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Dangote endorses new cement classification by SON

LAGOS — Following the release recently of the classification of cement and its uses by the Standard Organisation of Nigeria (SON), leading cement manufacturer, Dangote Cement Plc, has expressed its satisfaction and support for the move, pledging to abide by the classification.

Already, the company said it had complied with the grading of cement and had gone ahead to produce to specifications rolled out by the regulatory authorities.

The SON in the wake of the building collapses across the country and the attendant controversies on the quality of cement being produced in the country, summoned a meeting of a stakeholders in the building and construction industry.

SON, in the new classification exercise, warned members of the public to adhere strictly to the stipulated application of cement types and save the nation the embarrassment of incessant structure failures.

Group Managing Director of Dangote Cement Plc, Devakumar Edwin, while addressing a group of Kenyan businessmen, who visited the Ibese cement plant of the company, weekend, said the decision to embark on the high quality grade was to help Nigeria stem the tide of collapse building and commended SON for the bold move, pointing out that Dangote was ready to support the regulatory body in the onerous task of ridding the nation of structure failures.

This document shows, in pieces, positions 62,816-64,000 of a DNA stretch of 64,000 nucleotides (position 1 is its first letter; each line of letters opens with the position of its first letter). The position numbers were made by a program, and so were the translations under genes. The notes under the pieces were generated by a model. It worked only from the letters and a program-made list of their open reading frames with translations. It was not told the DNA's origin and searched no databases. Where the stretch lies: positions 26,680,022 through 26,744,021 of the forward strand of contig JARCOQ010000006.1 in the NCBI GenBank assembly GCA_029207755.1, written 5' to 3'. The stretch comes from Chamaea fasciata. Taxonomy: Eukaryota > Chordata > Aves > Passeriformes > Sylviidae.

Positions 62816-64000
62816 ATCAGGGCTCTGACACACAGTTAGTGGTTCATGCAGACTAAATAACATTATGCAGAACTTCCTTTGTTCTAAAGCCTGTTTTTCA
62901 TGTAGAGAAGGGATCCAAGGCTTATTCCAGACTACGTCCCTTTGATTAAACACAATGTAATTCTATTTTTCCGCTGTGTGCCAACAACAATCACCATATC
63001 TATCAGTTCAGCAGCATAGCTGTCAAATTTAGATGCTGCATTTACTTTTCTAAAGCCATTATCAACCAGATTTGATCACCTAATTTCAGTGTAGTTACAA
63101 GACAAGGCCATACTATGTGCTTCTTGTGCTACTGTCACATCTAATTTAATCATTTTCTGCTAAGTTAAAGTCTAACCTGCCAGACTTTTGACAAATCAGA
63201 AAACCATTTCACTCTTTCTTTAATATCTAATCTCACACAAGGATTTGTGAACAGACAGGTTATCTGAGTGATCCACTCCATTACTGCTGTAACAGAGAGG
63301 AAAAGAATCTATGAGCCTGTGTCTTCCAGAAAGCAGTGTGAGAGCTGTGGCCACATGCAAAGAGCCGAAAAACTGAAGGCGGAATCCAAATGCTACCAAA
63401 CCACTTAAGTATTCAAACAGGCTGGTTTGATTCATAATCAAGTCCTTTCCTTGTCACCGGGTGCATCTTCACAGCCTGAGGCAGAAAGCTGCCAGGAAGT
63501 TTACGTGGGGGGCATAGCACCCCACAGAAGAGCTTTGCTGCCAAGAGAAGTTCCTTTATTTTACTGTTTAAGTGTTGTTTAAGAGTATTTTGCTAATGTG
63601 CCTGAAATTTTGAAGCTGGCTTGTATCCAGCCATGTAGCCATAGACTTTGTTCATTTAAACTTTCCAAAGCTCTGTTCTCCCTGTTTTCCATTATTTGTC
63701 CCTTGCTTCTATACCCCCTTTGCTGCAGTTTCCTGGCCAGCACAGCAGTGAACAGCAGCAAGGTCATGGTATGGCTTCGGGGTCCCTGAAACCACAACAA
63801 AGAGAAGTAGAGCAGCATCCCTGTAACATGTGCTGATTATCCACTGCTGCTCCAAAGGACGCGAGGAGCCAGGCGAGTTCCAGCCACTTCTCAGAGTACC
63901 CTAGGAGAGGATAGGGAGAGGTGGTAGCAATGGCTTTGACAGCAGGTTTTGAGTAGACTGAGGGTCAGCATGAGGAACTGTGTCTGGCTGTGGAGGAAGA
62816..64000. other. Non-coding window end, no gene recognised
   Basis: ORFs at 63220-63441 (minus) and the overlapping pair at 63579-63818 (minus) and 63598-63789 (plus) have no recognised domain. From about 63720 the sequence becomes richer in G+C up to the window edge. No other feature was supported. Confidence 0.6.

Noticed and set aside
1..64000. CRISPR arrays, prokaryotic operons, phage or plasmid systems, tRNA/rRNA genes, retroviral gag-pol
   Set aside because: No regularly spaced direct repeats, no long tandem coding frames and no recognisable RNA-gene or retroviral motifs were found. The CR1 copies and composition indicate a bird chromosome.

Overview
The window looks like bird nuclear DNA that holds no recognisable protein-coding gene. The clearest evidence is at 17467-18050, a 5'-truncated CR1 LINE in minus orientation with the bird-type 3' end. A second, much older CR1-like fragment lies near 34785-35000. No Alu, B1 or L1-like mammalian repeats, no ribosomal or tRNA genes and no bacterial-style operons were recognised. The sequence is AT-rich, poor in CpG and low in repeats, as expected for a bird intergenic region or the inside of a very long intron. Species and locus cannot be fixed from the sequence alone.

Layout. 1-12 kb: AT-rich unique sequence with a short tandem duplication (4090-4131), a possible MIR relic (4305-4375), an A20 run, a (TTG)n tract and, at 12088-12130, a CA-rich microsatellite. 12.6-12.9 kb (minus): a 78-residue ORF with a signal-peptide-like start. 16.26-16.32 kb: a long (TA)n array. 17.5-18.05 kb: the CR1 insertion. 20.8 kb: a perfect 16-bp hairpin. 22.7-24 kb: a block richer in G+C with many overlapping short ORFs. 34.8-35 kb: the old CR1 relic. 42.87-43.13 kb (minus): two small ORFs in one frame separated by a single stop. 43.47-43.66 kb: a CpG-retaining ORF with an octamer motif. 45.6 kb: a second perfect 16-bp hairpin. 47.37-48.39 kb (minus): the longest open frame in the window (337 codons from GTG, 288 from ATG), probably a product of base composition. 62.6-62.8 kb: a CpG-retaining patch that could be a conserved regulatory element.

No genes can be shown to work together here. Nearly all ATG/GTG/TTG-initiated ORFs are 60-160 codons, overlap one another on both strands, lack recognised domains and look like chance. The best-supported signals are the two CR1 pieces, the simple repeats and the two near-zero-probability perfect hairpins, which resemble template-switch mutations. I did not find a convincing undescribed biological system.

He said: “After 28 days, the 32.5 grade gives  a strength of 32.5MPA, whereas the 42.5 grade gives a curing of 42.5MPA i.e 30 per cent higher in strength.”
Mr. Edwin said in Lagos that in spite of the high quality grade of Dangote Cement, it has not increased its price for the product.

Speaking also at the Public Hearing, Director General of SON, Joseph Ikem  Odumodu, said the restriction placed on the use of low grade cement is important to mitigate the problem of collapse building in the country.
Contributing, President of the Cement Manufacturers Association of Nigerian (CMAN)  Engr  Joseph  Makoju, said the 42.5 grade is superior cement over 32.5 and that Nigeria used to produce and import 42.5 before the coming of 32.5MPA.


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